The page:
When new technology disrupts traditional gender roles in agriculture
Half a century ago, few Nepalese farmers were willing to risk their lives to farm the sweltering and heavily forested plains of the Terai region bordering India. However, the advent of democracy in 1951 and malaria eradication efforts paved the way for the mass resettlement of people from mountain regions elsewhere in the country.
Indigenous Tamang farmers joined the flow of settlers—among them the family of Bhim Pakhrin, who still has vivid childhood memories of the long journey by foot, bus, and train from his ancestral mountain village of Jharlang to the jungle region of Punarbas in far western Nepal.
Some fifty years later, Bhim is a community leader and influential farmer in Punarbas, a small rice-farming village where certain gender norms cross ethnic and caste lines to underpin the participation of women and men in agriculture. These are reflected in gendered cropping patterns: for example, women typically plant rice after men plow the soil.
If Bhim gets his wish, though, these customs could soon change, with women in Punarbas doing significantly less manual transplanting of rice. Over the past year, Bhim, with the support of the Cereal Systems Initiative for South Asia (CSISA), has been spearheading an effort to introduce mechanical rice planting machines to the village. And while the outcome of the new direct seeding technology is not yet known, its impact on gender roles and the agricultural division of labor is already being felt.
“In our Tamang community, women do household work like making food, and men go out to earn and bring money from outside,” Bhim says. “If there’s big heavy work, men do it. If the work is minor or simple, we tell women to do it.”
By “heavy,” Bhim means conventionally male tasks such as plowing the land with tractors, oxen, or buffalo, while by “minor” or “simple” he is referring to the typically female responsibilities of uprooting the rice seedlings and transplanting rice, in addition to preparing and serving meals for the male workers.
According to Bhim, although women have traditionally done most of the fieldwork in Punarbas, they are not permitted to drive oxen or buffalo.
“Even if the man is weak or thin, this work has to be done by a man,” Bhim says.
Sita Nepal Chaudhary, a Tharu farmer, explains the gendered division of agricultural roles further.
“We women are the ones who uproot rice seedlings here, while men are plowing, driving their oxen and buffalo over there, since we don’t know how to plow. How can we do that? The buffalo don’t take us seriously. They just pull us women along. . . . We are women. That’s why we can’t plow.”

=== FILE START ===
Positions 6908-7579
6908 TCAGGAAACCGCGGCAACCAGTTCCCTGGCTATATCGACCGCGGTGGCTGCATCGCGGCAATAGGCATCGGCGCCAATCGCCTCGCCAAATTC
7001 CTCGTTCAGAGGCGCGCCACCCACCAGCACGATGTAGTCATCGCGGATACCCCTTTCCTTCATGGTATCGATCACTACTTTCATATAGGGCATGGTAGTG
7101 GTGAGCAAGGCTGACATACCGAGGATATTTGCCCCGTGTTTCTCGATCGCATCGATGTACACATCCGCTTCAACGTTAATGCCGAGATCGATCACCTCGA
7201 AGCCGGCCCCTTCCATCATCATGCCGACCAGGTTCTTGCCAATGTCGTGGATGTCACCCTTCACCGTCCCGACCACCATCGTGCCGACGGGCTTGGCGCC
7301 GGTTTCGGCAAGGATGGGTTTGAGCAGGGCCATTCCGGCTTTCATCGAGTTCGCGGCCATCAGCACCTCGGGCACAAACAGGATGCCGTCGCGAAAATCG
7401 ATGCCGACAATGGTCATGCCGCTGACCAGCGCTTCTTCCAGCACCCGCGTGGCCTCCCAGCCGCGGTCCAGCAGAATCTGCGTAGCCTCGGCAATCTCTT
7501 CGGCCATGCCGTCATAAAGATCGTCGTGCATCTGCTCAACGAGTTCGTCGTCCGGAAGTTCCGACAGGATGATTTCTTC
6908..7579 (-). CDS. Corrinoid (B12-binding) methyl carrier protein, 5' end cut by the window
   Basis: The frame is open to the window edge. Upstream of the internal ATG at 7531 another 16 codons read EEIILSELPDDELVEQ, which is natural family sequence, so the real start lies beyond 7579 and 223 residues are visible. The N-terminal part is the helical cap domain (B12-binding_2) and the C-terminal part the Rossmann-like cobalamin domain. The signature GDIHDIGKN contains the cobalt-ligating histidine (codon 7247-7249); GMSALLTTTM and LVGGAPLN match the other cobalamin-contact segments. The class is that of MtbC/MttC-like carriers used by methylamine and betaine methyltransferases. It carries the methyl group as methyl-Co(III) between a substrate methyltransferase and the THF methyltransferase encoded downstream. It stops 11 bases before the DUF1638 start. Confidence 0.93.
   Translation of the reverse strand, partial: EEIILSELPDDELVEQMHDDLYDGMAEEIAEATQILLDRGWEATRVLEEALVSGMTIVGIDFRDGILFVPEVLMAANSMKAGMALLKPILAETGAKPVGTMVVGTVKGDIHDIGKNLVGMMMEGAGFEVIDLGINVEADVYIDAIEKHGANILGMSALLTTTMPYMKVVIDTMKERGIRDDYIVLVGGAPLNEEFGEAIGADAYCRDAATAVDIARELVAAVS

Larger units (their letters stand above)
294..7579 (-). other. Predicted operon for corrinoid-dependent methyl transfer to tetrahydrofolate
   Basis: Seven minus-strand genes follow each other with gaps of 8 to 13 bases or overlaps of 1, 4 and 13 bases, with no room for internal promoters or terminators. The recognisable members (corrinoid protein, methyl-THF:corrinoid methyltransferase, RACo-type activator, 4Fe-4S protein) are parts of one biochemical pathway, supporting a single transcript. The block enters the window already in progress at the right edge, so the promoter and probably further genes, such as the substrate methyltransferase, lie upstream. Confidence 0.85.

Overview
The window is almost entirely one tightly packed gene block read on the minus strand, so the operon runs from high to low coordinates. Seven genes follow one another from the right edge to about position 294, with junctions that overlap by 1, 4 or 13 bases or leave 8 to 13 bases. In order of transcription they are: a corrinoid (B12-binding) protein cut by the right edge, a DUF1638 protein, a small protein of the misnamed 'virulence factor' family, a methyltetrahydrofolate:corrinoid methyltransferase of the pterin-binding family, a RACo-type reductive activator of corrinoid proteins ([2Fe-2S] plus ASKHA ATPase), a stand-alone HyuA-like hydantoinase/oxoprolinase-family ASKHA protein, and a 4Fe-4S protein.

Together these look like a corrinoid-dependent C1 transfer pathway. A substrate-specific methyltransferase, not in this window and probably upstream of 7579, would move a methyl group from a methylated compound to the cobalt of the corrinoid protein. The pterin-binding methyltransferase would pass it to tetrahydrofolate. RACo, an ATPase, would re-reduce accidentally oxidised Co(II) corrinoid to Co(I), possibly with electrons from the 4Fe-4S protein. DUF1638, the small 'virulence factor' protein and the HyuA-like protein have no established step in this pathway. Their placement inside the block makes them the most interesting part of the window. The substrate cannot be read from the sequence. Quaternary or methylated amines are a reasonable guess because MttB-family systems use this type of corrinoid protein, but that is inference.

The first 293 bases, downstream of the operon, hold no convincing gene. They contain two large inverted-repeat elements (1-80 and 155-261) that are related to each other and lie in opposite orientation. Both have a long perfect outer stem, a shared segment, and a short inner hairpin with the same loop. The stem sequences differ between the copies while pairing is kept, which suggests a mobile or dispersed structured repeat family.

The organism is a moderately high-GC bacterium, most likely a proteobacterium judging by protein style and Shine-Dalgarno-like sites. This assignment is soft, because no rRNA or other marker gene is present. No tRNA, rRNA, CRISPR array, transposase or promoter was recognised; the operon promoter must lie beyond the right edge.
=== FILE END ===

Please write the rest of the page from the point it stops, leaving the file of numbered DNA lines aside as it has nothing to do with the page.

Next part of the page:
– Sita Nepal Chaudhary, Tharu farmer, Punarbas, Nepal
Despite the claims of male farmers like Bhim, neither Sita nor the other women transplanting rice for several hours each day would classify their work as “light.”
“It’s very hard work,” says Manju Lobsang, a Tamang farmer. “You get back pain, waist pain, and when there’s scorching sun, you get very hot.”
Still, Manju says, village women have grown accustomed to the work, treating it as a social occasion to sing songs, tell jokes, and have fun with other women farmers.
Not surprisingly, though, given the intense labor required to transplant rice and women’s many other productive and reproductive responsibilities, female farmers in Punarbas are generally open to the idea of the direct seeder to reduce their agricultural work burden.
“Women just get the seeds ready and take them to the field, that’s all,” says Keshu Joshi, a Brahmin farmer who previously spent nine hours per day in the field, about the direct rice seeder. “Everything else is men’s work. We women can sit in the shade and talk with friends. So it’s very helpful for women and also good for men.”
Bhim, who has received training in direct seeding practices and works as a machinery contractor planting rice for his neighbors, has few doubts about the innovation’s benefit for the community. He explains that “there’s no need to make a nursery, no need to transplant, and no need to puddle the land.”
By his own calculations, direct seeding saves about $25,000 rupees ($250 USD) per bigha (0.7 ha).
However, many women farmers remain cautiously optimistic about the potential for a good harvest, with some of the women even walking behind the machine to replant their rice by hand to ensure the job is properly done.
Women are less involved in direct seeding than men because they don’t drive tractors. But, Bhim says, long-held beliefs about what men and women can and cannot do are beginning to wane in Punarbas, leaving some space for men and women, particularly of younger generations, to maneuver and try out new things in their everyday lives. Such changes could alter agricultural roles.
“Slowly with development, women will also drive tractors. There’s going to be a lot of change after us. Both women and men will do what isn’t possible now. Everything will be possible later. Our next generation of women will drive tractors.”
– Keshu Joshi, Brahmin farmer, Punarbas, Nepal
For Bhim, too, change is inevitable.
“Until now, life is running in the traditional way, not only in our whole Tamang community but also in my own house,” he says. “We follow all the cultural practices in our traditional way. But the next generation, my son and daughters, have seen different places with different ways, and they know more than we do. They may change their family, community, and society.”
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